A slight plurality of Connecticut voters say that Gov. Dannel Malloy (D) does not deserve to be reelected, and public opinion is divided on the job he is doing, according to a new survey released by Quinnipiac University.
Furthermore, the progressive governor remains deadlocked with Republican challenger Tom Foley, the man he barely defeated in 2010, at 43 percent.
"It's deja-vu all over again as Connecticut Gov. Dannel Malloy and 2010 Republican standard-bearer Tom Foley remain locked in a dead heat," Douglas Schwartz, the director of the survey, said in a statement.
A spokesperson for the governor's campaign dismissed the poll's findings.
"We have tried to be consistent in not saying much about polls because, what's there to say?" said James Hallinan. "Polls come and go, numbers go up and down. The Governor always does what he thinks is best for the state and the right thing to do."
Malloy's handling of the state's budget and economic issues, including a failed promise to offer $55 tax refunds, are partly responsible for his diminished poll numbers. The survey finds that only 35 percent of voters approve of how he has managed the budget, 32 percent approve of how he has handled taxes and 38 percent approve of how he has handled the economy and jobs.
"The good news for Gov. Malloy is that the negative headlines about his cancellation of the $55 per person tax refund does not seem to affect his overall approval rating or his standing in the governor's race. The bad news is that almost all the Republicans are within single digits of Malloy, with Foley tied and [Danbury Mayor Mark] Boughton and [State Senate Minority Leader John] McKinney on his heels," Schwartz added.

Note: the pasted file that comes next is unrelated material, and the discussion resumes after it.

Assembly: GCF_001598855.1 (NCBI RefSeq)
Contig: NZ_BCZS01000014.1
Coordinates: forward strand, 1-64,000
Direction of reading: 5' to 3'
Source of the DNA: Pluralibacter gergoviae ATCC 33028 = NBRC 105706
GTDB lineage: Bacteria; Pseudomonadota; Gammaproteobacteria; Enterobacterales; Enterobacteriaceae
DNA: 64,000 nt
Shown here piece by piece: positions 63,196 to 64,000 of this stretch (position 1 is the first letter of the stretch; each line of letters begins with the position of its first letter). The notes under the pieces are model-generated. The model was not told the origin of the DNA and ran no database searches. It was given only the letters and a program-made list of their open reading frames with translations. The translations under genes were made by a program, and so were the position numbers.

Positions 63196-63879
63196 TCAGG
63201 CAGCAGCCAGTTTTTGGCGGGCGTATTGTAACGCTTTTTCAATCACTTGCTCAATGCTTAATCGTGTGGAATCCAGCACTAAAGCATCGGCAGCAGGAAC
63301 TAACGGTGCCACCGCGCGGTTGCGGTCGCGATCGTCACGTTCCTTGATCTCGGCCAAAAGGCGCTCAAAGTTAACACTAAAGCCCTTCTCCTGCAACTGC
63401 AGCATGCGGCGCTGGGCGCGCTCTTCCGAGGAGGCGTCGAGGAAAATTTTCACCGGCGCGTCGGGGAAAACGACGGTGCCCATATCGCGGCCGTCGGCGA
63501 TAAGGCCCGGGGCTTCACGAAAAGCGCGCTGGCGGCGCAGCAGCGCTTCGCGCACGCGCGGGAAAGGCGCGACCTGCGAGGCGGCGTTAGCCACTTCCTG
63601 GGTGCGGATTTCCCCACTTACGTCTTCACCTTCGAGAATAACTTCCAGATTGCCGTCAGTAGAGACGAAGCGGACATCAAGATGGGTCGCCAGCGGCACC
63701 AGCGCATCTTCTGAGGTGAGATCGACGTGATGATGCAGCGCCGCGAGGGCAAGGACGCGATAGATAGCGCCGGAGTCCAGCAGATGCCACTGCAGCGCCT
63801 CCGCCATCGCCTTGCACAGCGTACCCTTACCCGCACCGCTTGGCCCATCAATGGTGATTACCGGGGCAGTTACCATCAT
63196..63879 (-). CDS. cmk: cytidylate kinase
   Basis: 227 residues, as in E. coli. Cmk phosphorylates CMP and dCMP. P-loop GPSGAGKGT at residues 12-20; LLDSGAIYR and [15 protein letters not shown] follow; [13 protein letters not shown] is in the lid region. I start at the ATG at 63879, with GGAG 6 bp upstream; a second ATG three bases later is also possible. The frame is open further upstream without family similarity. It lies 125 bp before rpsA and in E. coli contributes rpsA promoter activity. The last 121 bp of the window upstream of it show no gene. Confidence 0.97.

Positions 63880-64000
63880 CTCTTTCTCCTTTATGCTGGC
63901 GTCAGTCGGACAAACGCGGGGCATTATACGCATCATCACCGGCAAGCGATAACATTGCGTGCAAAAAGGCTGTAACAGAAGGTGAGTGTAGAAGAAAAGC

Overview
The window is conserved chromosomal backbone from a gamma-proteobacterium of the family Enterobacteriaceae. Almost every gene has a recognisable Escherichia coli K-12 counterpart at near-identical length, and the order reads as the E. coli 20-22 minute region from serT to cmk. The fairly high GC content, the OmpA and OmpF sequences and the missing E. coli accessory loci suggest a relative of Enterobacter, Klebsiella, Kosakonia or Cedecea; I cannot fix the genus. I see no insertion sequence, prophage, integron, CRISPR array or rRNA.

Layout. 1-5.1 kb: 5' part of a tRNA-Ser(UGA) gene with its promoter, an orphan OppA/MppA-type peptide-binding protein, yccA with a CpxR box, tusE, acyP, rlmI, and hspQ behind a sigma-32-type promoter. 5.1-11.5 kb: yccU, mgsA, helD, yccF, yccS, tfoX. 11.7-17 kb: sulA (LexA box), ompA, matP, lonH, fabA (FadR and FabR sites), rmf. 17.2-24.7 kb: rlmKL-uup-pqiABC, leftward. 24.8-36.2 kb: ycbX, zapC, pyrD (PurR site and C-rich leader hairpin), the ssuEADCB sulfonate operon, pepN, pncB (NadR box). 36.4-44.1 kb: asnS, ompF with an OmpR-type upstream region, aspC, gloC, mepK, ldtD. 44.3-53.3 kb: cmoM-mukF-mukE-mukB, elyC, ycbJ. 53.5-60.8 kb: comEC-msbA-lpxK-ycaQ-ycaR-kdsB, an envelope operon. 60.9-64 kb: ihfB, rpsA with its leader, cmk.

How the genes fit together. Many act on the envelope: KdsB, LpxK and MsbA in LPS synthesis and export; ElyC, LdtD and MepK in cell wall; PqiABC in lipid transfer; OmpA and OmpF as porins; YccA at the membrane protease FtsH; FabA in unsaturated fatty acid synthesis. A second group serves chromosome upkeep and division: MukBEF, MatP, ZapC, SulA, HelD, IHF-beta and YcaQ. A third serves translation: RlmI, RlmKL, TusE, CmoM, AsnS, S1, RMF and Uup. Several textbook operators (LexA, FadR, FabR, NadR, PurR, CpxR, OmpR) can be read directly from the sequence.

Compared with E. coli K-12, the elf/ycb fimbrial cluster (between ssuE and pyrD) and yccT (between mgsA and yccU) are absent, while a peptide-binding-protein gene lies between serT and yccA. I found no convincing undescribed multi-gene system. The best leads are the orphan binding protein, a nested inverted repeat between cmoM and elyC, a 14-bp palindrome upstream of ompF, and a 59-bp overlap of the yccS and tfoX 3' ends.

Forty-eight percent of Connecticut voters say Malloy does not deserve reelection, while 44 percent think he does, according to the survey. Voters are also divided on Malloy's job performance, with 48 percent viewing it favorably, compared to 46 percent who view it unfavorably.
The silver lining for Malloy are his personal characteristics, with voters saying, 59 to 36 percent, that he has strong leadership qualities, and that he is honest and trustworthy by 57 to 33 percent.
"Economic issues are dragging Gov. Malloy down," Schwartz said. "A bright spot for Malloy is that voters think he has strong leadership qualities and is honest and trustworthy."
The poll, conducted May 1-6, surveyed 1,668 registered voters and carried a margin of error of +/- 2.4 percentage points.
Correction: This piece originally misspelled Gov. Dannel Malloy's first name.